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Susan Crawford

  • Race is on for global 5G dominance — and Trump is cheering from the sidelines

    February 22, 2019

    President Donald Trump on Thursday brought renewed national attention to what has emerged as one of the most hotly debated technological and geopolitical challenges — the race to build a next-generation 5G wireless internet network. ...  While major U.S. telecommunications companies have touted their investments in 5G technology, China's firms are by some measures a step ahead, causing concern that the U.S. could fall behind in building new technology off the next-generation networks. “The implication is that new industries of the future, the new ways of making a living, will be in China and not here. They’ll have this huge sandbox to play with and a lot of control over the market,” said Susan Crawford, author of “Fiber: The Coming Tech Revolution — and Why America Might Miss It" and a professor at Harvard Law School focusing on technology policy.

  • Is America Missing The Future Of The Internet?

    February 13, 2019

    The world of fiber optics is expanding the reach and power of the internet — and has the potential to revolutionize our homes and businesses. Fiber optics carry virtually unlimited amounts of data and will radically transform health care, education, stores and the way our cities and town are run. But, Harvard Law School Professor Susan Crawford argues it's a tech revolution that America is at risk of missing.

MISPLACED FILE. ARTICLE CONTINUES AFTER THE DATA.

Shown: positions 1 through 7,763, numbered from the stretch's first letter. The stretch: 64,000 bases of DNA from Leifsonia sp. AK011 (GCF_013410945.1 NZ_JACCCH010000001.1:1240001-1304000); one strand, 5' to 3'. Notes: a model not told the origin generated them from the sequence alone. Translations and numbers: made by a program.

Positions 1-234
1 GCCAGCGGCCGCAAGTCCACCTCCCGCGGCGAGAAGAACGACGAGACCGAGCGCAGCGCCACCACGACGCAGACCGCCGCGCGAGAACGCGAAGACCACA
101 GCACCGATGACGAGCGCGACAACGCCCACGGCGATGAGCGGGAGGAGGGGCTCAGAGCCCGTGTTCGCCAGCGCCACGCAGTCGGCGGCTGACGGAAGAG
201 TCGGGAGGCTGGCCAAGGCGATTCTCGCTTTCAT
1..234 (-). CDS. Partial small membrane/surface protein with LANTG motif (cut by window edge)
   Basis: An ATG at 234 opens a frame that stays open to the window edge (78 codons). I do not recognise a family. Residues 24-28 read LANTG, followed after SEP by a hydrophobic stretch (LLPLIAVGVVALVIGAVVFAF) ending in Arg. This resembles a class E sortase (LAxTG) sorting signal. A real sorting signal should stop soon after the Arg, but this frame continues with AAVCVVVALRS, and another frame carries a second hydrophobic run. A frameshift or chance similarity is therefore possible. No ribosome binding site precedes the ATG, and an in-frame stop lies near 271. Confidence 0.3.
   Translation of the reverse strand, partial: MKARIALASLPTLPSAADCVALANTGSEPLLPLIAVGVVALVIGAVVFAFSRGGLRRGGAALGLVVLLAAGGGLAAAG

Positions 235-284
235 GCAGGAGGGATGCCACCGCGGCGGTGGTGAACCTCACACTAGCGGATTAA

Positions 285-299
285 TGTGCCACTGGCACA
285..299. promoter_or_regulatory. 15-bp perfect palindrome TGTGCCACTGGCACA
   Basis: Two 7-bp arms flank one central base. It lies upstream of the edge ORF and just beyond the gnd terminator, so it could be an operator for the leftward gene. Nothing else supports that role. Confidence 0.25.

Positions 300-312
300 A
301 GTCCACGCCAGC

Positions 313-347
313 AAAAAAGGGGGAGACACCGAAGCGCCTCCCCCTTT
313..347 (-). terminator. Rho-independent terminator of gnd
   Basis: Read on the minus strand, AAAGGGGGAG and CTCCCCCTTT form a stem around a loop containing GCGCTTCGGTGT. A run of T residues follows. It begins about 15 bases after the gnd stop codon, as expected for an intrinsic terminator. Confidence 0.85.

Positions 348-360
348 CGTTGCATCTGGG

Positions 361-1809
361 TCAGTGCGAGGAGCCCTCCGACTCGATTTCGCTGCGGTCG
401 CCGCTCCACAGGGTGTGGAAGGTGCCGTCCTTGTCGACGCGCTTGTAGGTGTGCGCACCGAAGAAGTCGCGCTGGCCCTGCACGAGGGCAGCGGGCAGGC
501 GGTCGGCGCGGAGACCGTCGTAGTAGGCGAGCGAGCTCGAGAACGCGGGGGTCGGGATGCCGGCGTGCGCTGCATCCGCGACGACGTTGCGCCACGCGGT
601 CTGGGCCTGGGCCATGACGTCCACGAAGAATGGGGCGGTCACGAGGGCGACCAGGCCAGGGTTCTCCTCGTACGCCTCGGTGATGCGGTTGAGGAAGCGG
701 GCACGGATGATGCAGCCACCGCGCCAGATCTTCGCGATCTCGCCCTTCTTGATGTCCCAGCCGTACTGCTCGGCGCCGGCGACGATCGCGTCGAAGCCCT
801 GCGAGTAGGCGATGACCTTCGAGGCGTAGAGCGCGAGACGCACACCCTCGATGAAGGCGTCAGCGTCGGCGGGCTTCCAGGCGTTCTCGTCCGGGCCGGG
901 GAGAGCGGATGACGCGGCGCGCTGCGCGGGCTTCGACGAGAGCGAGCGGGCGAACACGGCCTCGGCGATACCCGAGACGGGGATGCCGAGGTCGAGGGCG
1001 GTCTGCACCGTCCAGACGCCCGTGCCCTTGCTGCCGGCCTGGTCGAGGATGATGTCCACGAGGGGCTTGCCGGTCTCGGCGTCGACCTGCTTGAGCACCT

• Trump pledges investment, but is silent on key tech issues

    February 6, 2019

    In his State of the Union address Tuesday, President Trump promised legislation to invest in "the cutting edge industries of the future." But the speech was characteristically backward-looking. Trump talked up gains in manufacturing jobs and oil and gas exports, but didn't once mention the word "technology," nor any other tech policy issue, such as privacy, broadband, or antitrust. ...Last year, leaked documents revealed a proposal for the government to build a 5G network to complement commercial networks. The idea was widely panned across the political spectrum, and the White House denied that the idea was ever seriously considered. But, as Harvard Law professor Susan Crawford wrote for WIRED last year, a national program to build more fiber optic networks isn't a crazy idea.

  • The Price Of America’s Poor Internet Connection